Analysis of Relationships Between Solid-State Properties, Counterion, and Developability of Pharmaceutical Salts

Peter Guerrieri, Alfred C. F. Rumondor, Tonglei Li, and Lynne S. Taylor
AAPS PharmSciTech , 11:1212-1222, 2010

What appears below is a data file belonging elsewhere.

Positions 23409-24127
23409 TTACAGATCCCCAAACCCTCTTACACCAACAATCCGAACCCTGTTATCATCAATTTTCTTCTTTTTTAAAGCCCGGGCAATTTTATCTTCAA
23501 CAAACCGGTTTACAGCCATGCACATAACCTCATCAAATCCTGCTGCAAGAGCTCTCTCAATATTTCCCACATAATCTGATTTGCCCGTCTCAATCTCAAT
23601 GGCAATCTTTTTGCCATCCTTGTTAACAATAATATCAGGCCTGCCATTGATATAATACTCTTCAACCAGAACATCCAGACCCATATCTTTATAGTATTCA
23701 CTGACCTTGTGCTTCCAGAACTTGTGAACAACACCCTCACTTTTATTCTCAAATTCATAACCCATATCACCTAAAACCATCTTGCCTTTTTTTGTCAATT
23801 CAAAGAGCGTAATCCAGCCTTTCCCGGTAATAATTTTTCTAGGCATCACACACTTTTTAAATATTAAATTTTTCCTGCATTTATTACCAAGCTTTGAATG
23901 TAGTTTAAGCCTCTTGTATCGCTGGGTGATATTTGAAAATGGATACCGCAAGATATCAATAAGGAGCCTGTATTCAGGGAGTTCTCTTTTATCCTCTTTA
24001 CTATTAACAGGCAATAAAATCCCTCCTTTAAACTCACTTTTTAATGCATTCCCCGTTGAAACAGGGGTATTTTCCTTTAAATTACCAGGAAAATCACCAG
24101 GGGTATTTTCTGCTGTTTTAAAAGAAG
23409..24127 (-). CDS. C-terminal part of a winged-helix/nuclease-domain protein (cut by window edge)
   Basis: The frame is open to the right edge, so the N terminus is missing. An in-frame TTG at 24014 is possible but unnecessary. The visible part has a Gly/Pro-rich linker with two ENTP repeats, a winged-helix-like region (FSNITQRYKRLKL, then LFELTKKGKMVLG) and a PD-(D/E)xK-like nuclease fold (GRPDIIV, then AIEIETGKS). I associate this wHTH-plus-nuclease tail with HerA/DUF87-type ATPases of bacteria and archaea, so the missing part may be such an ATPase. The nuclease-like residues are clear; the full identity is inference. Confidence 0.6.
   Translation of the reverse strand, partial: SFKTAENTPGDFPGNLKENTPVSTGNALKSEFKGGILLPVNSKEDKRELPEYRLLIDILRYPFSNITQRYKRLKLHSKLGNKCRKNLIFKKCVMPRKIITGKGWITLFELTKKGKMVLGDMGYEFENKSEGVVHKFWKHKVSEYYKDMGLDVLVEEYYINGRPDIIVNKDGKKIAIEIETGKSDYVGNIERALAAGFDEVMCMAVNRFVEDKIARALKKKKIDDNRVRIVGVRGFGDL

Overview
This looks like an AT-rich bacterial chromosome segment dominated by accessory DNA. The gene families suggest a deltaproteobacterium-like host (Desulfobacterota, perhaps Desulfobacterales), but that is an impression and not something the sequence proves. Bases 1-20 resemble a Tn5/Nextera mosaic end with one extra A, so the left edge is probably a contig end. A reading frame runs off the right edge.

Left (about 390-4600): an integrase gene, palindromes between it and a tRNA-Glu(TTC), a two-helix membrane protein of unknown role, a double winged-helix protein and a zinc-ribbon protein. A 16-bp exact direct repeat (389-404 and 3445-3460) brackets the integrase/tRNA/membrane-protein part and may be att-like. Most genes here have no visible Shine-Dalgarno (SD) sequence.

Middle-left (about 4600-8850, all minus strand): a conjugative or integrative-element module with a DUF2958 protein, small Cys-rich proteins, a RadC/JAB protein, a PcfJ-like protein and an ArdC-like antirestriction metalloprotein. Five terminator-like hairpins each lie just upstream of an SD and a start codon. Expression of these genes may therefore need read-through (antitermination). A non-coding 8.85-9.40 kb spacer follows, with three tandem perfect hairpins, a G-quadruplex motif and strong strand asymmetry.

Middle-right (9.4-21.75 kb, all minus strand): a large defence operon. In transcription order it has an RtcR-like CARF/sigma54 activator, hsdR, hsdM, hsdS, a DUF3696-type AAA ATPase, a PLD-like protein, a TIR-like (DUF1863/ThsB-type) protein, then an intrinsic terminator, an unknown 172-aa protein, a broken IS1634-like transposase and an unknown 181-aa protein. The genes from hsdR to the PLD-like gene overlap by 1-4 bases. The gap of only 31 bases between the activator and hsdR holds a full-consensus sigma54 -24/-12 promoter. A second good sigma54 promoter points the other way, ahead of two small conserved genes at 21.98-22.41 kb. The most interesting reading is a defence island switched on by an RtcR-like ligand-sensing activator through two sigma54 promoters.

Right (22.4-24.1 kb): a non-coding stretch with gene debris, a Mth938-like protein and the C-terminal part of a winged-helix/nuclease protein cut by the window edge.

Abstract (from publisher): The solid-state properties of pharmaceutical salts, which are dependent on the counterion used to form the salt, are critical for successful development of a stable dosage form. In order to better understand the relationship between counterion and salt properties, 11 salts of procaine, which is a base, were synthesized and characterized using a variety of experimental and computational methods. Correlations between the various experimental and calculated physicochemical properties of the salts and counterions were probed. In addition to investigating the key factors affecting solubility, the hygroscopicity of the crystalline salts was studied to determine which solid-state and counterion properties might be responsible for enhancements in moisture uptake, thus providing the potential for adverse chemical stability. Multivariate principal components and partial least squares projection to latent structures analyses were performed in an attempt to establish predictive models capable of describing the relationships between these characteristics and both measured and calculated properties of the counterion and salt. Some success was achieved with respect to modeling crystalline salt solubility and the glass transition temperature of the amorphous salts. Through the modeling, insight into the relative importance of various descriptors on salt properties was achieved. The solid-state properties of crystalline and amorphous salts of procaine are highly dependent on the nature of the counterion. Important properties including aqueous solubility, melting point, hygroscopicity, and glass transition temperature were found to vary considerably between the different salts.

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